Buttonhole Anonymous

Hello, I'm Elena, and I prefer to make buttonholes by hand.

It may be because all of my machines only have the classical 4-step buttonhole that requires a bit of manual handling, and I've never tried the automagical 1-step set-the-size-and-the-machine-does-everything, but I consider making machine buttonholes a messy process where you lead fabric under the machine hoping for the best, then precariously cutting in the middle of threads, and finally discover that you've doing it wrong, but at least it's usable.

By hand, instead, you first cut (too little), try the button, snip another bit so that the button actually passes, and then proceed to do neat, carefully controlled stitches. It does take more time, but you can easily do it while e.g. lurking an IRC meeting :)

Am I insane? should I try the automagical machine and that would convert me? Would that require me to surrender to the idea of proprietary software in my sewing machine?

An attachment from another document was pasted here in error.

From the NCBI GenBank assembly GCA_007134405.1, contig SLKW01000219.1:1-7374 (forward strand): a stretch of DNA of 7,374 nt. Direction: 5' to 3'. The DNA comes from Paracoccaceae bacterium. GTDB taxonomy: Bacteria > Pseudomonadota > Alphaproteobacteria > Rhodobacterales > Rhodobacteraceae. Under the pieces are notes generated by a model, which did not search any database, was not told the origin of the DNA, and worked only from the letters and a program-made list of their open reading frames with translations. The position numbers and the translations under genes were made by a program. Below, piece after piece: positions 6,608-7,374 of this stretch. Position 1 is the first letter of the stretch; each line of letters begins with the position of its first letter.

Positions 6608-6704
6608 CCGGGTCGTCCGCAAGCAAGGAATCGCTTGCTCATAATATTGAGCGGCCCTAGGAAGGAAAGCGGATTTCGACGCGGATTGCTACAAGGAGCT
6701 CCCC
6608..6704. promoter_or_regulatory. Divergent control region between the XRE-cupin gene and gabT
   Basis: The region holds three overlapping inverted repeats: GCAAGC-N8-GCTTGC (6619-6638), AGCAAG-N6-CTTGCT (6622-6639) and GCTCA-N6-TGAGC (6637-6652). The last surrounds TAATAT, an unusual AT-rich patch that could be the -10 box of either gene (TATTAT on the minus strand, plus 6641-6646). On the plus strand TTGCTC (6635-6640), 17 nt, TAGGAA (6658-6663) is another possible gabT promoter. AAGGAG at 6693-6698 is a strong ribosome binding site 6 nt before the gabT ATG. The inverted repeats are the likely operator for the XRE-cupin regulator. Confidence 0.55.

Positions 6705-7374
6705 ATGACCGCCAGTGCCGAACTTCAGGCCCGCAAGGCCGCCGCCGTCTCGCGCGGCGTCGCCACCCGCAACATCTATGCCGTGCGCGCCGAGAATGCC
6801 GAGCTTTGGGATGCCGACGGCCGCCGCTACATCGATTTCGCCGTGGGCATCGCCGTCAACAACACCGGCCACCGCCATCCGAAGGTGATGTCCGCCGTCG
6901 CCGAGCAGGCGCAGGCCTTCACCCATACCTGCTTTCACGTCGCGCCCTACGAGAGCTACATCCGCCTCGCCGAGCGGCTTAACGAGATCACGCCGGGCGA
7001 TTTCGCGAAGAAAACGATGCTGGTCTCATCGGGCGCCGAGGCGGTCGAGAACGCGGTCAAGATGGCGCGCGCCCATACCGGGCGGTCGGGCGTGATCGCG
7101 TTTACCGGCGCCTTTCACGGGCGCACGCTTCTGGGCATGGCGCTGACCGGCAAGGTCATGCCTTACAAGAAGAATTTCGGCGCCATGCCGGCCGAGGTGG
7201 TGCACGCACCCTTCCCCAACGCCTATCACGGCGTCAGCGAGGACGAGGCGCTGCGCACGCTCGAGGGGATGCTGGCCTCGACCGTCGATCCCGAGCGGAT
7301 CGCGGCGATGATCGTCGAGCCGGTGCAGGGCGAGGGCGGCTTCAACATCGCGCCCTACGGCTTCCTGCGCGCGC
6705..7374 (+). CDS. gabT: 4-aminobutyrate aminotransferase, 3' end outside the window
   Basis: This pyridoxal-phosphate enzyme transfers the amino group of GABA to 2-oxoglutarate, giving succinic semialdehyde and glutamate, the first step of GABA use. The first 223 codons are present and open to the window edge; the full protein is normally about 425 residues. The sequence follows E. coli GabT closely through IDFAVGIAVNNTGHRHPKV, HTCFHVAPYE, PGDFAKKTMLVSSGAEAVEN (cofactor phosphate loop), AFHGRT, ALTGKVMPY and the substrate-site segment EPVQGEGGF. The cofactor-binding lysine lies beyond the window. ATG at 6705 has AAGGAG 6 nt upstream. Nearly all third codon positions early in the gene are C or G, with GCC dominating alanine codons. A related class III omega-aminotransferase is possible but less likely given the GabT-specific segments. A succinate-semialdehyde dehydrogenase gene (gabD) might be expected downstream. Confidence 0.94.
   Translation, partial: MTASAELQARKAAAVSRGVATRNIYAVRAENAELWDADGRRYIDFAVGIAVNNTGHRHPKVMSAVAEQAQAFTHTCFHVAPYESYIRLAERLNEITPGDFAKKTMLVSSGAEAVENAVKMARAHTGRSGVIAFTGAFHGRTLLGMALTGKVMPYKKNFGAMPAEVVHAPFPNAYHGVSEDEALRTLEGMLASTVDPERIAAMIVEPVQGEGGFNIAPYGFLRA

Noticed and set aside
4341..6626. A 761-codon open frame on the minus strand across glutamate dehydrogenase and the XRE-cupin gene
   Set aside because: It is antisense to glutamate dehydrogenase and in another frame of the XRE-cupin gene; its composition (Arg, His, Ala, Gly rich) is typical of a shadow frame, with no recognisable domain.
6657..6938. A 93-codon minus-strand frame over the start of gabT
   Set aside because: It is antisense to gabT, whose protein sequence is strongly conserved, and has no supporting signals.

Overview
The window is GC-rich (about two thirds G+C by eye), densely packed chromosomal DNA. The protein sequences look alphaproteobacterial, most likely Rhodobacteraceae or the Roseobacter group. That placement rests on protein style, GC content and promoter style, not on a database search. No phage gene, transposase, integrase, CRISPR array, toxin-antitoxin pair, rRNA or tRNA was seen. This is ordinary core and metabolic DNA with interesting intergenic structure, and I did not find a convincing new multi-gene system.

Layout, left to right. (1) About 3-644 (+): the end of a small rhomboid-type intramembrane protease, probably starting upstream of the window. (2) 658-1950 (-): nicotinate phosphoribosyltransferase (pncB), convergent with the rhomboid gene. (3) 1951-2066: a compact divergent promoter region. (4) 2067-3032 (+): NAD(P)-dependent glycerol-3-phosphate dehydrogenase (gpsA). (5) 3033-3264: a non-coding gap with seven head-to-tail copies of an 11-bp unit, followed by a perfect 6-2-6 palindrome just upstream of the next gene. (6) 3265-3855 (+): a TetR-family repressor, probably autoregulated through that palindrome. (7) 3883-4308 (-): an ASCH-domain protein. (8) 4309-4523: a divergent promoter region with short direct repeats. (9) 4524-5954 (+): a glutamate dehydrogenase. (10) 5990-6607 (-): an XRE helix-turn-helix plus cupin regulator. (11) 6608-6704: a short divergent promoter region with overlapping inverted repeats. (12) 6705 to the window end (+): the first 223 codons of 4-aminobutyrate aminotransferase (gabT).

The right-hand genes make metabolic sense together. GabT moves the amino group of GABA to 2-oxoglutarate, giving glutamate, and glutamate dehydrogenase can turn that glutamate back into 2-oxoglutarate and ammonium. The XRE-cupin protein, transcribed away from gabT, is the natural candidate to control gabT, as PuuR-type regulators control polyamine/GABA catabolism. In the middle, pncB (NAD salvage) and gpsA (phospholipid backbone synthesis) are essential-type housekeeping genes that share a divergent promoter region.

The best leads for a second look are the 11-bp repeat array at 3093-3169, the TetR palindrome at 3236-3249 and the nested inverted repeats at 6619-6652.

crafts (x)
some might might say it is insane to think any idea is proprietary indeed. Yet, some might say it is not the idea but the interpretation that is unique no matter what.
Uhm, copyright law says that no ideas are proprietary, only their fixed expression.

Besides, I wasn't talking of the idea of one-step-buttonholes being proprietary, just the specific expression (or rather implementation) of it (and all other functionalities) that run on the processor inside all modern electronic sewing machines.

It may be possible to implement a one-step buttonhole that is purely mechanic, but that is going to be quite a complex and expensive bit of mainteinance-requiring engineering, not something that one would usually get in a home sewing machine.

That leaves the electronic ones, where implementing such features is much easier (for values of "easy" that require the right actuators, possibly sensors, and patient work from the programmers to time everything at the right moment, but probably no big ideas), but I've been avoiding them for various reasons including the fact that AFAIK they all run proprietary and not-easily-replaceable code.